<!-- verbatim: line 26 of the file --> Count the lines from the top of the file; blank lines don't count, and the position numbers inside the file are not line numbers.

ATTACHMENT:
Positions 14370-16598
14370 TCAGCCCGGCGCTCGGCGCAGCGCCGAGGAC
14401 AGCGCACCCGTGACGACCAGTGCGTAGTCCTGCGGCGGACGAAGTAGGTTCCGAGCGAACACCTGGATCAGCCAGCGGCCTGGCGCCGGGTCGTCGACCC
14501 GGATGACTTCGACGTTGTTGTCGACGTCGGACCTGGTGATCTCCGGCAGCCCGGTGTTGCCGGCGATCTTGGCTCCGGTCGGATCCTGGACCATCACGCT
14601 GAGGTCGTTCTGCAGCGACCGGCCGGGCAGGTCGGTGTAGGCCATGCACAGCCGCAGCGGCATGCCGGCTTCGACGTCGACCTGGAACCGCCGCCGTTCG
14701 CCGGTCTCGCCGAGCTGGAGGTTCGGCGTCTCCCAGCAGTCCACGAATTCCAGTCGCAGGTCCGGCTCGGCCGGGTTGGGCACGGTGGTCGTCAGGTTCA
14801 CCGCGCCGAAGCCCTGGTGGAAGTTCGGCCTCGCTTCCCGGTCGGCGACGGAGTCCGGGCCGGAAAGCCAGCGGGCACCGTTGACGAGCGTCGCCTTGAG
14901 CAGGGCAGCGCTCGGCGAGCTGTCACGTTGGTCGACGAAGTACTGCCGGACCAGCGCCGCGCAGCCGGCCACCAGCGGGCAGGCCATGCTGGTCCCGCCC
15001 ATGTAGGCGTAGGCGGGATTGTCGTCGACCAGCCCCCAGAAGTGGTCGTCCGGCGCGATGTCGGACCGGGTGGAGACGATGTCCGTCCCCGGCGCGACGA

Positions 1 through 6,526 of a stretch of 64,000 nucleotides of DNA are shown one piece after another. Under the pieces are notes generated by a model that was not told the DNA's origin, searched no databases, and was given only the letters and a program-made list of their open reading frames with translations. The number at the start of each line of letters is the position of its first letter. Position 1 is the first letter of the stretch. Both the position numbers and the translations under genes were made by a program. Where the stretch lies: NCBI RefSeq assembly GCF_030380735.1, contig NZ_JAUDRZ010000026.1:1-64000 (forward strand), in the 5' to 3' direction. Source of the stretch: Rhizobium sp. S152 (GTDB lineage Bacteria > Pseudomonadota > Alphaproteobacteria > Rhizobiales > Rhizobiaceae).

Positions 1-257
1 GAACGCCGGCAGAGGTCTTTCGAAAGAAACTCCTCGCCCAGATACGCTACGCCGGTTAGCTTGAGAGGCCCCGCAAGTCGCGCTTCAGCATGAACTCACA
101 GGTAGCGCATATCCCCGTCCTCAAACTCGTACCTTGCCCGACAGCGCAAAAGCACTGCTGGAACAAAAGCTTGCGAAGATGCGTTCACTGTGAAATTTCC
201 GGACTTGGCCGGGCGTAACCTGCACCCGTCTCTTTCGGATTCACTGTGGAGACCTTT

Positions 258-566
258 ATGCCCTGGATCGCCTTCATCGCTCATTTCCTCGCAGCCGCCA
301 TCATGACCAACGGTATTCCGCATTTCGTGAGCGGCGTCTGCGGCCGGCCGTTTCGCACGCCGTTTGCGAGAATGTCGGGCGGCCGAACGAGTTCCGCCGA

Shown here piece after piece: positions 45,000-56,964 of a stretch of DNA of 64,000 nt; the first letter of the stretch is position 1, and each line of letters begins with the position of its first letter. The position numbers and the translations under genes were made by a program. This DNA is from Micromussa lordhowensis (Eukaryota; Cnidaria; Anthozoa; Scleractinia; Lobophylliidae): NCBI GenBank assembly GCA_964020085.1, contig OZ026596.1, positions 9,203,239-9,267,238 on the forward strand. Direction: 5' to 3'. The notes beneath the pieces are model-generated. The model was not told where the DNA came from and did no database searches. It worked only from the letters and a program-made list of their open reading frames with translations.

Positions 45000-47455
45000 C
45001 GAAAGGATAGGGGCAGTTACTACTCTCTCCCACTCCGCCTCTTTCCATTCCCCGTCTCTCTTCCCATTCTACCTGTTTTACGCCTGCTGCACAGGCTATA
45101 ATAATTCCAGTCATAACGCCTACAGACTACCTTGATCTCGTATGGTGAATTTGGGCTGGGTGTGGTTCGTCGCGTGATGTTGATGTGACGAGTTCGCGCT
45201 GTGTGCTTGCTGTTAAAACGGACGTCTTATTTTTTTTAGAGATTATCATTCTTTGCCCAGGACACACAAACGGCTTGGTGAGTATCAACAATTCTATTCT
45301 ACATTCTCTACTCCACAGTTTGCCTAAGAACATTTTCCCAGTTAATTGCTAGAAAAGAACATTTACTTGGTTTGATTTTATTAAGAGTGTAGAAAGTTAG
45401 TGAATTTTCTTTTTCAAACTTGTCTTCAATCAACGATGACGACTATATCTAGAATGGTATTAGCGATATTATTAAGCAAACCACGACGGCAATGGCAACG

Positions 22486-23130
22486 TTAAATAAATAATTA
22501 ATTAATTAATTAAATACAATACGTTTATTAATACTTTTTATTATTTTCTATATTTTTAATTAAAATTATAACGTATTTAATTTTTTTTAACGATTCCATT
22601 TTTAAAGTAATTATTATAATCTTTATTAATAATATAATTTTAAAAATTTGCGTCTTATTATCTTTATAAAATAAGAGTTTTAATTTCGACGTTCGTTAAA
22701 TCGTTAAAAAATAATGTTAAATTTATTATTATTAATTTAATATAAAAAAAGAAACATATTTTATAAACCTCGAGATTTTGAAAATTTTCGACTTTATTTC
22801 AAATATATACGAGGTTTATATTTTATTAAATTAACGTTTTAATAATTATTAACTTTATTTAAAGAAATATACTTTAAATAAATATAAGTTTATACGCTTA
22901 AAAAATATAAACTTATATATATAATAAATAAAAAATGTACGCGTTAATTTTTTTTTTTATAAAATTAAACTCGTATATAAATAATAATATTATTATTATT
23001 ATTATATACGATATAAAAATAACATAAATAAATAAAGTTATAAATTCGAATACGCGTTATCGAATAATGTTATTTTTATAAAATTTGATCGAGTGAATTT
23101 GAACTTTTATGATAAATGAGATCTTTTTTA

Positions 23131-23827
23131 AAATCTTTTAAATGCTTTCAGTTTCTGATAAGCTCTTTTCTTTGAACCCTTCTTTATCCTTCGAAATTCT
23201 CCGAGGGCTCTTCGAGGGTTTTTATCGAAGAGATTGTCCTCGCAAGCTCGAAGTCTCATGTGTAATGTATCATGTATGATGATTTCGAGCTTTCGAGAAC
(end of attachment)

Positions 22486-23130